CSS Margin Guides
There is no right or wrong way to do CSS margins, but there are a lot of iffy ways!
This is a collection of top and trending guides written by the community on subjects related to CSS Margin concepts. For all things CSS, check out the CSS tag! Please contribute more posts like this to help your fellow developer in need.
In this article I will be focusing on the major differences between content, padding , margin and border in the simplest way possible for front-end developers, but no matter your role feel free to read.
Sometime I want to add margin to all children in case that they get stacked on mobile devices. It would be nice if I have a utility CSS that does the job and can be applied to a parent element.
Margin collapse is one of the tricky things about margins in CSS and it's a foundational concept in understanding the CSS Box model. Not knowing when a margin collapse, can be a point of frustration and when they do you just have to deal with it. This post will attempt to introduce and treat this concept in a beginner-friendly approach with code snippets and images from the browser Developer Tools.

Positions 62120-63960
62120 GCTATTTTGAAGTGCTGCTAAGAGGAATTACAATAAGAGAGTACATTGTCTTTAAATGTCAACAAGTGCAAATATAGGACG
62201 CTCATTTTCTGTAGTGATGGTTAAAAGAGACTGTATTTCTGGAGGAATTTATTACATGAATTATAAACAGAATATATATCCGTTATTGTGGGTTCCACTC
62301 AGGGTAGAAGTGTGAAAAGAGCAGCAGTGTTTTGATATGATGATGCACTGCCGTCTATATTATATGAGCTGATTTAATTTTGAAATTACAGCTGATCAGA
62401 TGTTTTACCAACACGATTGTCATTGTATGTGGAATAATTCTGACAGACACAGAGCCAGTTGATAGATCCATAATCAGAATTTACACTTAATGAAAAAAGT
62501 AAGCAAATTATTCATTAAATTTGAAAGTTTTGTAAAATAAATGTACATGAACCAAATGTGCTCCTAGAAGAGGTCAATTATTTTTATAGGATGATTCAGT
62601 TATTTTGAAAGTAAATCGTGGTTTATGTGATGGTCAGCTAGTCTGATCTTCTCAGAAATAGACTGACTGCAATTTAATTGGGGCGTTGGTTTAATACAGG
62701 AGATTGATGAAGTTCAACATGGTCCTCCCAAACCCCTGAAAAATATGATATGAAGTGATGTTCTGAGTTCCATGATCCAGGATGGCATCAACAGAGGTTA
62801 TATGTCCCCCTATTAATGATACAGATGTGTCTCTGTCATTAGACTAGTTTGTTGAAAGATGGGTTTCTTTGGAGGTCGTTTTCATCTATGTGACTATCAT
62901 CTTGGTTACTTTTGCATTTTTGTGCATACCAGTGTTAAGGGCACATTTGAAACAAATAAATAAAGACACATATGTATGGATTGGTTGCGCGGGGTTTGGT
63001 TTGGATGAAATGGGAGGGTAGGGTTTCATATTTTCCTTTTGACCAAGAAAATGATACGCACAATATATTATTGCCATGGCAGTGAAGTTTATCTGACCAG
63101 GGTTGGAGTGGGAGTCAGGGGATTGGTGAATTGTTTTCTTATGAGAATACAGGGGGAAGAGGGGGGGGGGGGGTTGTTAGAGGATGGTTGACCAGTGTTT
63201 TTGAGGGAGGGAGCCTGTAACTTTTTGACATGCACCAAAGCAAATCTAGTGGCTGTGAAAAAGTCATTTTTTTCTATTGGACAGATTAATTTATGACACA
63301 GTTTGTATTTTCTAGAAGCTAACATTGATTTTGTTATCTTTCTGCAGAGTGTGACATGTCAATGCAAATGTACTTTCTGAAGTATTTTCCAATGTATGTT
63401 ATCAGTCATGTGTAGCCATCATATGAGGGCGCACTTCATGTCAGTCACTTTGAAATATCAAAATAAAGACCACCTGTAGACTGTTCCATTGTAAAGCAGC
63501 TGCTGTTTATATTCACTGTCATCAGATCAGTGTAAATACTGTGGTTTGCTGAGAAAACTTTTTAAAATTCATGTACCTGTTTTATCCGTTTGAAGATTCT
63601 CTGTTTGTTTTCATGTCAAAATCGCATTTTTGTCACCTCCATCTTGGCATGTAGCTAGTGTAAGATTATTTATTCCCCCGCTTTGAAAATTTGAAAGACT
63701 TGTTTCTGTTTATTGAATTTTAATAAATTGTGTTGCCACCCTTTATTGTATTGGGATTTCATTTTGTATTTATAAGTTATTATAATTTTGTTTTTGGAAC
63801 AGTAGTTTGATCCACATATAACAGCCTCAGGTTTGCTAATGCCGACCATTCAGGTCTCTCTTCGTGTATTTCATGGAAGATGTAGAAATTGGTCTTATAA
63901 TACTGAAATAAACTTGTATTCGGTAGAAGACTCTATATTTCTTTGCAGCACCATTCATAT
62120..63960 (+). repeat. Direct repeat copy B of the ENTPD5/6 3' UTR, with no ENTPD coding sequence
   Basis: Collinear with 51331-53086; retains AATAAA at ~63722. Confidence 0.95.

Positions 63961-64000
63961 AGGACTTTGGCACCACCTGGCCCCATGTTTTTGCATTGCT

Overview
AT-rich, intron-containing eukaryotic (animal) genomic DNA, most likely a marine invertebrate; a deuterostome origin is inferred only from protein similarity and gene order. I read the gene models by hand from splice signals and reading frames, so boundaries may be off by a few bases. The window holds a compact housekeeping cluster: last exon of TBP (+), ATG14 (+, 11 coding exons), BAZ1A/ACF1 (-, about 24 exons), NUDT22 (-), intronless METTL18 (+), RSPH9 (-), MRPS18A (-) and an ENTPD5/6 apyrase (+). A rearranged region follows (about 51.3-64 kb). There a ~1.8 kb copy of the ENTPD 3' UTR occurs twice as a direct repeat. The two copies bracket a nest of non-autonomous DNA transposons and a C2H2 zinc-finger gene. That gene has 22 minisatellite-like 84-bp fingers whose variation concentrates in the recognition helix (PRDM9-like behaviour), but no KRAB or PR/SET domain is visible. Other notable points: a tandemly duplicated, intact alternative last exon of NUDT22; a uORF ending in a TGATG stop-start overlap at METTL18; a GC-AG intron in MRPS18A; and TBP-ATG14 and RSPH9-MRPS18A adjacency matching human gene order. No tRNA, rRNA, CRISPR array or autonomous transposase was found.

Margin collapse is an interesting concept in CSS margins that you should know, understand and be conscious of. It is the process where you apply a margin of 10px on top, the bottom of an element, apply another 10px on top, the bottom of the next element, and end up having a 10px space between the two-element instead of 20px.
As a consequence, I add CSS margins and paddings every day. It’s a magical feeling to see a button come to life with a little
Bootstrap includes margin and padding functionality that allows you to decide on what side of the element the margin or padding should be applied and how much of it should be layered on (multiple of the base font-size).
Happy CSS Margin coding!